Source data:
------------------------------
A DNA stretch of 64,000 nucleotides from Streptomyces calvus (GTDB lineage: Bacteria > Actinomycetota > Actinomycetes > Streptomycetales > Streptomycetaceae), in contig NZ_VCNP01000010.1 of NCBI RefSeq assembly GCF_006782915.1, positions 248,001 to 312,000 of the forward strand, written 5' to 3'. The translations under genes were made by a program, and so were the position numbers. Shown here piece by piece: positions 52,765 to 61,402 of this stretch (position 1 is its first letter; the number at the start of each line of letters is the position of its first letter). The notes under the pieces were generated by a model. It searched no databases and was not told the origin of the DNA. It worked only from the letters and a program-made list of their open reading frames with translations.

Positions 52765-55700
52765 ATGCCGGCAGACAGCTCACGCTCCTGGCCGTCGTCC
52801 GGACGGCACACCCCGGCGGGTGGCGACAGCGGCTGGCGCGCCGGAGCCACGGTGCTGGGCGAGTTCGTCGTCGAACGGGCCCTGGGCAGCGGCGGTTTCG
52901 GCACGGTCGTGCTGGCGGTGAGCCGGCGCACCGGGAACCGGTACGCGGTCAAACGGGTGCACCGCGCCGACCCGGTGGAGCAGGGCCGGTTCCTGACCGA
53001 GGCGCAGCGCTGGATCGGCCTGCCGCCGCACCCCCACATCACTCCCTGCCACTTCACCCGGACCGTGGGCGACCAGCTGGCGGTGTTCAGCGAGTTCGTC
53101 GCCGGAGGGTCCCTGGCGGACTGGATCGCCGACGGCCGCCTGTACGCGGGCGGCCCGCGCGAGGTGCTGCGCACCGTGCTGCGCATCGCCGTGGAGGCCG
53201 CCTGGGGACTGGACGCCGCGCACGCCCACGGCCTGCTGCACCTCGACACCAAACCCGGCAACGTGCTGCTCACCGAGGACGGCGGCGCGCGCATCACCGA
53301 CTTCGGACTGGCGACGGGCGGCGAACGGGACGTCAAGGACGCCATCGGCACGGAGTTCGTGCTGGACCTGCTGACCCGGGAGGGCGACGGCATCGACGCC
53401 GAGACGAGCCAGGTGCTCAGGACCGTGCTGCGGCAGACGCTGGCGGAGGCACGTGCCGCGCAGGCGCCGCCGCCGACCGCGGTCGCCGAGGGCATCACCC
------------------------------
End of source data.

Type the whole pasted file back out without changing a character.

A DNA stretch of 64,000 nucleotides from Streptomyces calvus (GTDB lineage: Bacteria > Actinomycetota > Actinomycetes > Streptomycetales > Streptomycetaceae), in contig NZ_VCNP01000010.1 of NCBI RefSeq assembly GCF_006782915.1, positions 248,001 to 312,000 of the forward strand, written 5' to 3'. The translations under genes were made by a program, and so were the position numbers. Shown here piece by piece: positions 52,765 to 61,402 of this stretch (position 1 is its first letter; the number at the start of each line of letters is the position of its first letter). The notes under the pieces were generated by a model. It searched no databases and was not told the origin of the DNA. It worked only from the letters and a program-made list of their open reading frames with translations.

Positions 52765-55700
52765 ATGCCGGCAGACAGCTCACGCTCCTGGCCGTCGTCC
52801 GGACGGCACACCCCGGCGGGTGGCGACAGCGGCTGGCGCGCCGGAGCCACGGTGCTGGGCGAGTTCGTCGTCGAACGGGCCCTGGGCAGCGGCGGTTTCG
52901 GCACGGTCGTGCTGGCGGTGAGCCGGCGCACCGGGAACCGGTACGCGGTCAAACGGGTGCACCGCGCCGACCCGGTGGAGCAGGGCCGGTTCCTGACCGA
53001 GGCGCAGCGCTGGATCGGCCTGCCGCCGCACCCCCACATCACTCCCTGCCACTTCACCCGGACCGTGGGCGACCAGCTGGCGGTGTTCAGCGAGTTCGTC
53101 GCCGGAGGGTCCCTGGCGGACTGGATCGCCGACGGCCGCCTGTACGCGGGCGGCCCGCGCGAGGTGCTGCGCACCGTGCTGCGCATCGCCGTGGAGGCCG
53201 CCTGGGGACTGGACGCCGCGCACGCCCACGGCCTGCTGCACCTCGACACCAAACCCGGCAACGTGCTGCTCACCGAGGACGGCGGCGCGCGCATCACCGA
53301 CTTCGGACTGGCGACGGGCGGCGAACGGGACGTCAAGGACGCCATCGGCACGGAGTTCGTGCTGGACCTGCTGACCCGGGAGGGCGACGGCATCGACGCC
53401 GAGACGAGCCAGGTGCTCAGGACCGTGCTGCGGCAGACGCTGGCGGAGGCACGTGCCGCGCAGGCGCCGCCGCCGACCGCGGTCGCCGAGGGCATCACCC